BBN: Tell us about CetraRuddy and how the company was started. What’s the working relationship like between you and co-founder Nancy Ruddy?
JC: We actually met at City College when Nancy decided to change her studies from Architectural History to Architecture. We both have a passion for building and love to see our projects come to fruition. We work together on all aspects of our projects but Nancy focuses more on the interior design while I focus on the architecture and planning. Nancy Ruddy is my wife and greatest confidant. Nancy is a great designer and critic as well.
BBN: The firm has described itself as being committed to design excellence and ‘creating memorable place making.’ Can you elaborate on that objective?
JC: Our design philosophy centers on the experience of “home” – whether we design a residence, place of worship, hospitality space, or learning environment. We strive to elevate the building typologies we touch by combining our craft, attention to details, and integration of humanity and scale to compositions of strong geometric forms.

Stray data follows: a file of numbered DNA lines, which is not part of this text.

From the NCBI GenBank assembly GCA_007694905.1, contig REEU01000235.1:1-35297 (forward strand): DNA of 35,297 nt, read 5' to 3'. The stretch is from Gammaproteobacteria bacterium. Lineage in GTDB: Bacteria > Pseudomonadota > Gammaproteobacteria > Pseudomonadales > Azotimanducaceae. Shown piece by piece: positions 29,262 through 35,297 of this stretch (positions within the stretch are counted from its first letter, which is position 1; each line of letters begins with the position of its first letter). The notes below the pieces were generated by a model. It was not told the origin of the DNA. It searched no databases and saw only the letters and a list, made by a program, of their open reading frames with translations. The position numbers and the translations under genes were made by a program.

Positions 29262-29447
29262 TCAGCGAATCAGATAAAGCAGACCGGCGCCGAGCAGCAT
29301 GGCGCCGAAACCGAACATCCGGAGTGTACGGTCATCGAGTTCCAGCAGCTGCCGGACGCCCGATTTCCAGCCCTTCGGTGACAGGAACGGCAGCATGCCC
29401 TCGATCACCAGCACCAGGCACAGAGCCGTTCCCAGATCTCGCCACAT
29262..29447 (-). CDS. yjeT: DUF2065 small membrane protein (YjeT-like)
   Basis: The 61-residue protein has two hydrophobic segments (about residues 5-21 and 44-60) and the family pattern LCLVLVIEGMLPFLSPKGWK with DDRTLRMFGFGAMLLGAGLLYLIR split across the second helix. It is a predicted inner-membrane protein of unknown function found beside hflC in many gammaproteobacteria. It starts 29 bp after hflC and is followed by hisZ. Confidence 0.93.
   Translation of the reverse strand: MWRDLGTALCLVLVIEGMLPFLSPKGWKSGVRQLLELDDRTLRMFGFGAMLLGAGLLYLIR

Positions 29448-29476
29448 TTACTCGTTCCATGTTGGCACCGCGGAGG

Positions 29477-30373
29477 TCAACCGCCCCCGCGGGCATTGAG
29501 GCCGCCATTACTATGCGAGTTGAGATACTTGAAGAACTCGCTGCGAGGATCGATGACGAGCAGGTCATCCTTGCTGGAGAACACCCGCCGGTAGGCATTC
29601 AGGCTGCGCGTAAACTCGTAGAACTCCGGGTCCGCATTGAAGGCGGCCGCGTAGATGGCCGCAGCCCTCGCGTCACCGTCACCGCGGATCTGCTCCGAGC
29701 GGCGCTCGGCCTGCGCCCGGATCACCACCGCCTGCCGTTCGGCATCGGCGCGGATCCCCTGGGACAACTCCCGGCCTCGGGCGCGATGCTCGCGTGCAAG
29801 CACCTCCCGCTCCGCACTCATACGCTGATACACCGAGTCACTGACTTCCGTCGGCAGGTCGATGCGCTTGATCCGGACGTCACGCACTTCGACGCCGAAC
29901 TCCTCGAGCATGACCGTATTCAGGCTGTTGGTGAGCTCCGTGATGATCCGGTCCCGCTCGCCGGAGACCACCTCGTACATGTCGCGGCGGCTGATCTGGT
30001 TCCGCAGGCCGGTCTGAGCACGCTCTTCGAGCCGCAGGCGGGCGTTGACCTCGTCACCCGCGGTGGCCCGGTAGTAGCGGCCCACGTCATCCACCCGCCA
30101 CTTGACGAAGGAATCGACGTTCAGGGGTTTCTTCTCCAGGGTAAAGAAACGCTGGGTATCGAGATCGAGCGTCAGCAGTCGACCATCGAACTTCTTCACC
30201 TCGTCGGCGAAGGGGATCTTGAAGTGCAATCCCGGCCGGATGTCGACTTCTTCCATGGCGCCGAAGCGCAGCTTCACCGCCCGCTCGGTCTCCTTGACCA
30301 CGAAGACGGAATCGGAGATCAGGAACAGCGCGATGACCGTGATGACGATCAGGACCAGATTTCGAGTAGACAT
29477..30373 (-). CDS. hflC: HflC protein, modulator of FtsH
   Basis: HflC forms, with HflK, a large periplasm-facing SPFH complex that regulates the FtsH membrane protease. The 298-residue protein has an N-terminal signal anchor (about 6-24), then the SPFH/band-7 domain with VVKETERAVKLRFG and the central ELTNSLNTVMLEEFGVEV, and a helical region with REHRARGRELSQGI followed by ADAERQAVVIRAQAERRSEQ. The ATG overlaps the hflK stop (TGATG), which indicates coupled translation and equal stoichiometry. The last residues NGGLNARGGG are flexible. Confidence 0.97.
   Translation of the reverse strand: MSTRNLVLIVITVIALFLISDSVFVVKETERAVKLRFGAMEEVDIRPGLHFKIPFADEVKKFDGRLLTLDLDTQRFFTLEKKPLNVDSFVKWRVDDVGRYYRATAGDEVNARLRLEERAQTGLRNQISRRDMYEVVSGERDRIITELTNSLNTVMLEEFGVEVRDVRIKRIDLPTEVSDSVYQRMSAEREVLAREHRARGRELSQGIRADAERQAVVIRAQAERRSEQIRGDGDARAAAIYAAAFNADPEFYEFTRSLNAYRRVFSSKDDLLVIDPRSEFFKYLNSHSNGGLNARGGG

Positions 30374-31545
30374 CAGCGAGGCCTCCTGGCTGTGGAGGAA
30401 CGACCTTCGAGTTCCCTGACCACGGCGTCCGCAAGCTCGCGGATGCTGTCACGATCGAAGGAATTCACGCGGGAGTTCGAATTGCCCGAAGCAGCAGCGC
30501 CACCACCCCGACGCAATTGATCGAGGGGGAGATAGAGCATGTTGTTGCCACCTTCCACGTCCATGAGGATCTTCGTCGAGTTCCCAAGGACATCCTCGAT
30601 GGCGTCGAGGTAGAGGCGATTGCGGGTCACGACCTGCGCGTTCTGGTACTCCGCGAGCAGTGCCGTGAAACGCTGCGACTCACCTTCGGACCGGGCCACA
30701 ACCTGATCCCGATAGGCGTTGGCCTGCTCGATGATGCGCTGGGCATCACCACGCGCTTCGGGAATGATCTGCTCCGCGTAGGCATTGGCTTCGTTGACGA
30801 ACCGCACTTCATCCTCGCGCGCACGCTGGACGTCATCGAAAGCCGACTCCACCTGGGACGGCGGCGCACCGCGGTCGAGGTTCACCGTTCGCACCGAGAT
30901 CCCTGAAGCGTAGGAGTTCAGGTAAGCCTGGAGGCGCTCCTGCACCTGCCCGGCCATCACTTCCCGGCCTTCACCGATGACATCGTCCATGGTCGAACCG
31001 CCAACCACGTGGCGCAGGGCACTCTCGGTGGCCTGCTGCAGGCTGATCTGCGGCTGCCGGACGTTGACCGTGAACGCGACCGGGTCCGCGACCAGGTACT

We approach each building design and project by carefully studying the site and place as each design is centered on context. That context starts with the surrounding community, the neighborhood fabric, and the relationship to the building.
Our integrated approach also carefully considers the relationship of architecture to interior. The sequence of spaces is carefully choreographed to create memorable and comfortable experiences.
BBN: Walk us through your design process and approach. What are some factors you consider when designing a building?
JC: We begin our process by developing a thorough understanding of the project’s context and examination of our client’s goals. As stated above, we research and investigate the site and the context. We are very good listeners, so we listen to what our clients’ goals are and other stakeholders that make up the design team. Our ultimate goal is to create a unique product and experience for those who will occupy our buildings in the future, while adapting to evolving needs.
BBN: One Madison is one of your most well-known developments. The award-winning tower is just steps from two New York landmarks — the Met Life Tower and the Flatiron Building. How did the location influence your design?